Police Violence

Location: 
LA
Description/Abstract of your Event: 
We are often too familiar with the victims of nationally recognized police homicide cases, but what do we know of those they left behind: their families? What do we really know about the impact police violence has on our communities? Forced Trajectory Project (FTP) sought to answer these questions in 2009 by documenting and interviewing family members of police homicide victims. 8 years later, this inquiry has developed into a nationwide, long term, multimedia documentary project, providing a unique portal into the lives and narratives of those directly impacted by police homicide, individuals who suffer the agony of a devastating life event yet find strength and hope by building with community and through commemorating their loved ones. FTP serves as a sister organization to Families United 4 Justice, a growing nationwide coalition of families impacted by police violence, organizing for self-determination, collective healing and justice, and political power. FTP works in concert with those on the frontline of the anti-police brutality movement by hosting their stories, providing crucial media analysis on how the construction of mainstream police brutality narratives perpetuates the problem, and through offering media training so that families and organizers can return to their communities equipped with media weaponry to preserve the truth. In this session you will meet the FTP media team who will introduce the project and explore how citizen journalism and grassroots public relations can foster change through empowering those on the frontline and engage local communities, ultimately serving as a catalyst for social revolution.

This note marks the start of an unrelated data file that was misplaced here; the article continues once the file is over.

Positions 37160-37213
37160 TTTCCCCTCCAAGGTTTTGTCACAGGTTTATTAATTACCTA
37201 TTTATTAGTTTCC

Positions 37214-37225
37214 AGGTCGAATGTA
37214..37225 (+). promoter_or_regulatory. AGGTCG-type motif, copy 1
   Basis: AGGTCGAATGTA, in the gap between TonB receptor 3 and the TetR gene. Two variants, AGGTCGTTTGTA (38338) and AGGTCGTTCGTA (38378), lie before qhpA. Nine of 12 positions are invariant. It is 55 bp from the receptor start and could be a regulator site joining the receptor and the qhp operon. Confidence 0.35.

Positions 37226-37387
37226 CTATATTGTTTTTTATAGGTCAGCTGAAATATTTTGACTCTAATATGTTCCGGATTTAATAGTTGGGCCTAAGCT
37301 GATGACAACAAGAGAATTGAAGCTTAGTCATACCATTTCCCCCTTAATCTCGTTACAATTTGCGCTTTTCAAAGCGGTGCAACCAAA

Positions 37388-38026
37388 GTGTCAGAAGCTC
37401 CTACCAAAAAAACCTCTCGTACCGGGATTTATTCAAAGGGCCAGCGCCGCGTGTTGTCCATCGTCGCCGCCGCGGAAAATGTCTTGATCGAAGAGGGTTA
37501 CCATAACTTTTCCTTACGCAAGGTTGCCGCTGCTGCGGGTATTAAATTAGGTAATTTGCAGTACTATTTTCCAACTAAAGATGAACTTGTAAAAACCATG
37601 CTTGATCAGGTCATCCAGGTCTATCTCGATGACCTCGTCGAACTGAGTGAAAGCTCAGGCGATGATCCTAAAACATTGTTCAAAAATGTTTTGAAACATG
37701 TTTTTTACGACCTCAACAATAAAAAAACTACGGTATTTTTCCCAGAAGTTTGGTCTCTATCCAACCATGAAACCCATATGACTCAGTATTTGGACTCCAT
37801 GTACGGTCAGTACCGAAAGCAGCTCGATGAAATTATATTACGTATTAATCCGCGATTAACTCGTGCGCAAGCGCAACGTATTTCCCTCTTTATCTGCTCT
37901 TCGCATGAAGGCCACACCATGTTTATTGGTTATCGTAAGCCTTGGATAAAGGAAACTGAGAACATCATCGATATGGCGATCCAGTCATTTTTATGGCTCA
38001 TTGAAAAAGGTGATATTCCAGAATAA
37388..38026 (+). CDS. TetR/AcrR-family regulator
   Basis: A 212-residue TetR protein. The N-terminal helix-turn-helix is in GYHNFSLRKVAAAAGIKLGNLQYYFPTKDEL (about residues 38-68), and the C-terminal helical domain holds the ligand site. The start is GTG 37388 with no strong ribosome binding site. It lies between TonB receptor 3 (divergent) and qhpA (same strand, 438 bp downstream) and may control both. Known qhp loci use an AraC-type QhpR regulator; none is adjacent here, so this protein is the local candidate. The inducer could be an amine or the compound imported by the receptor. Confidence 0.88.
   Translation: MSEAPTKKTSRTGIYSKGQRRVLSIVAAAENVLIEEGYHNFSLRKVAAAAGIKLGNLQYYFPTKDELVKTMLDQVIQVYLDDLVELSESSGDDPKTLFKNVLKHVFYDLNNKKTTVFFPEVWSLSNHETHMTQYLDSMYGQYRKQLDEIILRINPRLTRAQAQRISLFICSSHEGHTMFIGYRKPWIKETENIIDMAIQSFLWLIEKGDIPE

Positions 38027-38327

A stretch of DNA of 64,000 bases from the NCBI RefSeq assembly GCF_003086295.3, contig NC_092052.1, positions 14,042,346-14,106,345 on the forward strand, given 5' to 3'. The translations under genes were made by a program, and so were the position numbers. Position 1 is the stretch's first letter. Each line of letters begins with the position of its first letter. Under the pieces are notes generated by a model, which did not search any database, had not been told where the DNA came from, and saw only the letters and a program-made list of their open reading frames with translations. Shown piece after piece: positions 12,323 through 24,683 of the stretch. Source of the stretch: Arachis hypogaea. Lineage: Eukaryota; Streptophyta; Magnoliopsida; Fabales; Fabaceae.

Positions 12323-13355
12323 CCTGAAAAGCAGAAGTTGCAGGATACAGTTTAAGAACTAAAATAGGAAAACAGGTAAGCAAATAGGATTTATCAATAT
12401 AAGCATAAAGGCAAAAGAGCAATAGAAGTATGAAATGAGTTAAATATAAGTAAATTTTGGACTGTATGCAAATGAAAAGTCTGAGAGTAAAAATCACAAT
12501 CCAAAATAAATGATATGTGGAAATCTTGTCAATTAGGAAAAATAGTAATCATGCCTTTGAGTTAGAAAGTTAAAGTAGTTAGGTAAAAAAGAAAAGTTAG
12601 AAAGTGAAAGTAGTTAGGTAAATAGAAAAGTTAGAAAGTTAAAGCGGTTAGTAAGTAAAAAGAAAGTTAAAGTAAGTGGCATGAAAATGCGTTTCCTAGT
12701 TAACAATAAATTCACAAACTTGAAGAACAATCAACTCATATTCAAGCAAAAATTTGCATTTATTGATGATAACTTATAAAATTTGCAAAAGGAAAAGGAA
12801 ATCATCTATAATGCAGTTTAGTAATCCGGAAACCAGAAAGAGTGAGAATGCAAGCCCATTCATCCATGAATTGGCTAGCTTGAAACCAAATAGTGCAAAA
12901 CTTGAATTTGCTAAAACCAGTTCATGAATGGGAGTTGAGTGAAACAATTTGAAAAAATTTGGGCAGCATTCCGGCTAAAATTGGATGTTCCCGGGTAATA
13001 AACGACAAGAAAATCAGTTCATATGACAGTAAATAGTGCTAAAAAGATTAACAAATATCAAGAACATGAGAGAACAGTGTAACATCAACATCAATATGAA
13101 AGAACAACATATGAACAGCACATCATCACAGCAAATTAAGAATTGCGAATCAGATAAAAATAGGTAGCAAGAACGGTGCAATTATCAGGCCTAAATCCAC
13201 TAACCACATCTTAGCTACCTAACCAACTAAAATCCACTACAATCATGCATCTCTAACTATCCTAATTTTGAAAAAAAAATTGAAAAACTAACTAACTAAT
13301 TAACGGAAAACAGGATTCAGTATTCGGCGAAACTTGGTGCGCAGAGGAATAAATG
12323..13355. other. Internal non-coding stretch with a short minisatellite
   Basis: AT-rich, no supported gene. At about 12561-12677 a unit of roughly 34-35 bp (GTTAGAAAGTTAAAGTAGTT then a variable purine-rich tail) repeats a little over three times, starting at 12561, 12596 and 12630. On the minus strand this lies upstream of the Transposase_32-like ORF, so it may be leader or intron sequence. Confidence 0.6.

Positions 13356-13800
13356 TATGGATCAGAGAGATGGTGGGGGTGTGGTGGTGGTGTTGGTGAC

Description/Abstract of your Event: 
"You must let suffering speak, if you want to hear the truth” ― Cornel West. A widespread movement for justice regarding police Terrorism is underway in America, and the testimonies of injustice are what fuel it. Testimony from Michael Brown Sr, father of Michael Brown of Ferguson Mo; Uncle Bobby X, uncle of Oscar Grant of Oakland Ca; Earl Lewis, cousin of William Chatman Portsmouth VI; Andrew Joseph Jr, father of Andrew Joseph III of Tampa FL; and Ronald Hummons, father of Trepierre Hummons of Cincinnati Oh. These are important and deeply moving testimonies. When testimonies of injustice remain untold and unheard, patterns of injustice go unrecognized and unopposed. Having these testimonies on record is therefore essential to the struggle for justice. The police who commit these acts of violence and terror are part of a system that not only protects them, but can often intimidate their victims into silence. The act of telling these testimonies is an act of defiance that can be liberating for the person who tells it. “Never forget that justice is what love looks like in public.” Bringing our story of injustice to the public eye provides the possibility that it can be part of a much grander story of justice. Michelle Alexander says, "it is important that these stories are brought to the light of day; these families experiences be given voice". Our stories can cause people to question why, and what kind of a system does this to people and allows it to happen?" The fathers, Uncles, and Cousin will share the solutions that can and should be utilized to stop the murder of children of color.